"Racism," of course, is now so broadly defined that anyone wishing to maintain the cultural and ethnic heritage and identity of the people of a particular country or who believes in the values of national borders is nonsensically accused of holding nonsensical beliefs about racial supremacy.
As has by now become typical, leaders in part of eastern Europe also responded vigorously to threatened disorder, keeping tight control over poorly supported protests in Hungary and Poland. Britain's politicians also responded with admirable firmness.
Prime Minister Boris Johnson proclaimed that those perpetrating the vandalism would be found and brought to justice.
Nigel Farage, the driving force behind Brexit, not only pointed out that Black Lives Matter is "a far-left, Marxist organization that wants to abolish the police and dismantle capitalism" but compared it to the Taliban.
Sir Desmond Swayne, a member of Parliament who has held numerous high administrative offices, mocked the protests by suggesting that remaining traces of the ancient Romans' occupation of England be demolished.
Jacob Rees-Mogg, leader of the House of Commons (who is also a Catholic devoted to the Tridentine Mass), went him one better by suggesting that Stonehenge, which may have been used for human sacrifice, should be pulled down as well.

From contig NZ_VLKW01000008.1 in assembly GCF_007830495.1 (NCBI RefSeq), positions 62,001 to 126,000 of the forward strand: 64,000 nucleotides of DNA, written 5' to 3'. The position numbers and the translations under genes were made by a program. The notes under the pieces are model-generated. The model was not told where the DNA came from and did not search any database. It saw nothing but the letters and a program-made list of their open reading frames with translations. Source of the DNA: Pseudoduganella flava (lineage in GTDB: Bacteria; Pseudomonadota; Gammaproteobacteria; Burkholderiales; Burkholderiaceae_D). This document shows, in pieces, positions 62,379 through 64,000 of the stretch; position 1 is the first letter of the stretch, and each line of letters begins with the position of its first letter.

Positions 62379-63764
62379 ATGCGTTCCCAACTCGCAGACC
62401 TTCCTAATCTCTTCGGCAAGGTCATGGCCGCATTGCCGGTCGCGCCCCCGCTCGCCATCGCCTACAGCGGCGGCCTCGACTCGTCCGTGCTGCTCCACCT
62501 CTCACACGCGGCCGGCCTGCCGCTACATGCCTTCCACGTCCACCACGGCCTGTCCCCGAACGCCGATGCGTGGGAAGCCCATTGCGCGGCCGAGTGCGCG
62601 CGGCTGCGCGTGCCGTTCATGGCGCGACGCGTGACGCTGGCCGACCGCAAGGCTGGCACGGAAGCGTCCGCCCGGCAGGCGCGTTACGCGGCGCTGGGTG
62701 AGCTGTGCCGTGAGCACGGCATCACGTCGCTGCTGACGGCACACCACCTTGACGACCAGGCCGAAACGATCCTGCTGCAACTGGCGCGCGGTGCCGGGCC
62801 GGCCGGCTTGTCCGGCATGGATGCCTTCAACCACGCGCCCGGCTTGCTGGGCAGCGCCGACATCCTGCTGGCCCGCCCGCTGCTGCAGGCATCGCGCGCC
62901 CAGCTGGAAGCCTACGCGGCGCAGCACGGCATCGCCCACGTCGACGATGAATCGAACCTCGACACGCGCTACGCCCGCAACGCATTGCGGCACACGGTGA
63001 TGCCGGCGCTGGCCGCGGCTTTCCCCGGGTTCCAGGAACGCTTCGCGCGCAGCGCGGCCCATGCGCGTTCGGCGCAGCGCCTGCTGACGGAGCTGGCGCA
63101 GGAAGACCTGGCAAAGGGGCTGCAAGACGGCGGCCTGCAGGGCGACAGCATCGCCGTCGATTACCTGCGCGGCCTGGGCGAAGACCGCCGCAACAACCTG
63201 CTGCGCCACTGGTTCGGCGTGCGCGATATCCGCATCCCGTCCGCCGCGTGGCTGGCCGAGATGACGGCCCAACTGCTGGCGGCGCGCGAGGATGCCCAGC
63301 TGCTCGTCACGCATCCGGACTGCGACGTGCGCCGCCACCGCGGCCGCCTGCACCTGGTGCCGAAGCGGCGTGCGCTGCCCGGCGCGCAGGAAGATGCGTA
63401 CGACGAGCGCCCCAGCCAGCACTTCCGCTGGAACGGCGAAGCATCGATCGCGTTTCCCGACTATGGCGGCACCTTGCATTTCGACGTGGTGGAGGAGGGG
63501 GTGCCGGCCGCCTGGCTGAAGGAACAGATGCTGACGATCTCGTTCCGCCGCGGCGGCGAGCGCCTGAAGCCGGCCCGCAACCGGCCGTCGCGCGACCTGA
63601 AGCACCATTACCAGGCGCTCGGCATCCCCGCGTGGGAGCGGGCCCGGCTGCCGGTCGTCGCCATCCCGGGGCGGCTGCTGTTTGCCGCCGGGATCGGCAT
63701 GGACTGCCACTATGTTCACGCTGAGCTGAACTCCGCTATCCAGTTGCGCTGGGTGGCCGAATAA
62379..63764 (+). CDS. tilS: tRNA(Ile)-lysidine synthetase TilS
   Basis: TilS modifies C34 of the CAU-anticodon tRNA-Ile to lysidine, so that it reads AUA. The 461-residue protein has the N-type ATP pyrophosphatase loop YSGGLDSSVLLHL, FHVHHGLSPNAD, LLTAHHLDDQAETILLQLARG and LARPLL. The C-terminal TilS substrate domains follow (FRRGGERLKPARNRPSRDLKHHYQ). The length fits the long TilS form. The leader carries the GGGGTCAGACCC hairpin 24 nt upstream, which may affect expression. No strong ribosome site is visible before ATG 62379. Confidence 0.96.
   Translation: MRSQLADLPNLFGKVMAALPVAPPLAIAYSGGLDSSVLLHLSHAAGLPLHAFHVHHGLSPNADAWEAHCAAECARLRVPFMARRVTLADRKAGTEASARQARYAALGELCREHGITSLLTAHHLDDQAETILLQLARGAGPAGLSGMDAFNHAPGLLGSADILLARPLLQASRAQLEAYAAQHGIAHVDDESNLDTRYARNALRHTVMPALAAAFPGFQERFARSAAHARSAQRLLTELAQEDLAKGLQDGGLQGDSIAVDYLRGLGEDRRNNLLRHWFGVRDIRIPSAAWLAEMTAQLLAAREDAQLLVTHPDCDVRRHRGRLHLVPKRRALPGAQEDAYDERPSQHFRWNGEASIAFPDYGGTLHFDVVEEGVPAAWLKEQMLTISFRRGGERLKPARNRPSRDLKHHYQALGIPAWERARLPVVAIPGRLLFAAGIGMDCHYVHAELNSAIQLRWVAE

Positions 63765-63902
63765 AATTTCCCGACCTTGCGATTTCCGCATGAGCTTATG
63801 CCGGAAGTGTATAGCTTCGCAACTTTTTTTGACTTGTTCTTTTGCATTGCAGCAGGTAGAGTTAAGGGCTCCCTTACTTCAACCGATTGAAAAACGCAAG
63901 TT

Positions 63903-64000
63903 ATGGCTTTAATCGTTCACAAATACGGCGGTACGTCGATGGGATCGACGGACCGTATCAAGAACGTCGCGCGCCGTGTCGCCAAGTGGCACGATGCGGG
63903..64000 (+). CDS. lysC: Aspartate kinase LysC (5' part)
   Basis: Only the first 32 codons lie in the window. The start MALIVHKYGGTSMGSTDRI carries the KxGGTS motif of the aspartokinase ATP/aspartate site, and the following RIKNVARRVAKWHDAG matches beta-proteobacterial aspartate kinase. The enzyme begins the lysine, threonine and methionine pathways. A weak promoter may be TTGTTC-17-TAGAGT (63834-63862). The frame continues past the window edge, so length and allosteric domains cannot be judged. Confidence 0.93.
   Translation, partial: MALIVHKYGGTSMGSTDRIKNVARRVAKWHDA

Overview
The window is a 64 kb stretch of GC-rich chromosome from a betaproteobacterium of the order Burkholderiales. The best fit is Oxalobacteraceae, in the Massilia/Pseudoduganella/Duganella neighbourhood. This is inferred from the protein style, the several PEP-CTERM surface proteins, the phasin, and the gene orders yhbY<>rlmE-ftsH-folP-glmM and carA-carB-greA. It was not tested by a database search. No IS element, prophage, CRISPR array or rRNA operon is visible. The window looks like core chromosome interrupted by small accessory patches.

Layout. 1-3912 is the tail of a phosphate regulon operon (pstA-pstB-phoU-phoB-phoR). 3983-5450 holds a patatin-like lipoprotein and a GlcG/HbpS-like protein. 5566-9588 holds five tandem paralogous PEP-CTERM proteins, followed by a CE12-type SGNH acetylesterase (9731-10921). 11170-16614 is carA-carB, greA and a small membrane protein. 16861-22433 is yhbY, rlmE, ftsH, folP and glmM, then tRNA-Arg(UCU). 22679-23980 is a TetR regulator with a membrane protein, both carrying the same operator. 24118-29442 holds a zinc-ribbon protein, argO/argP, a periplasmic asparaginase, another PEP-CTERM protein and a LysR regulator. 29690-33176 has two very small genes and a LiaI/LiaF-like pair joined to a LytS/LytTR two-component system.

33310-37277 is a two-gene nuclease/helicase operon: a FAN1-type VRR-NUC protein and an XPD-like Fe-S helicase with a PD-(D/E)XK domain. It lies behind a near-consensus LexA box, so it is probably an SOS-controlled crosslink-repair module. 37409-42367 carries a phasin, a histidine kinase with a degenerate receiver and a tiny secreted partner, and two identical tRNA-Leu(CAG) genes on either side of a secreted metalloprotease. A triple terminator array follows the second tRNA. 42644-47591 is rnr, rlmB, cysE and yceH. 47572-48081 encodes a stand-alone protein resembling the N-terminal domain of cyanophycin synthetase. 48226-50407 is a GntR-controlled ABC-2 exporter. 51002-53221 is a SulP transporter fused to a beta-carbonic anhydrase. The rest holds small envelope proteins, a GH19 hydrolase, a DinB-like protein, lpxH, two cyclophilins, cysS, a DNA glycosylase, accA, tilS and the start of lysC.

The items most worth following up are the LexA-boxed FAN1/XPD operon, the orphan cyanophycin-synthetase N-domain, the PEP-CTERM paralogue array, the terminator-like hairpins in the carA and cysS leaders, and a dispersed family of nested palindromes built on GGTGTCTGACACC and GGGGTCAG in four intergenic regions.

There has also been a positive response from leading elements of Europe's private sector. Notably, professional sports leagues, not only in conservative Hungary but also in left-leaning Germany, are taking steps to prevent athletes from using games as a venue for political statements.
France's interior minister, Christophe Castaner, initially seemed to give in to protesters' demands but faced a massive backlash from the country's police forces, who held demonstrations in which they threw their handcuffs on the ground (as a symbol of refusal to perform their duties until the government assured them of its support) and held signs saying "No police, no peace."
Castaner then affirmed that officers accused of racism would be presumed innocent and that such accusations would need to be proven with verifiable evidence concerning an officer's actions.
Overall, however, Black Lives Matter's worldwide protests are an unexpected and, as far as they go, disturbing explosion of an old, black-powder arsenal that is being played up by the leftist press as an earth-shaking, nuclear blast.
With more than 65 million people living in France, fewer than 30,000 took part in any of the protests that occurred in numerous major cities. Ten thousand people joined protests occurring in the Berlin metro area, an area with a population exceeding 6 million. And this is when Wuhan virus measures are leaving people with plenty of extra time on their hands.
As in our country, it seems that European leftist actions following the death of George Floyd are serving mainly to unmask the agenda of those who perpetrate them and to alienate ordinary people.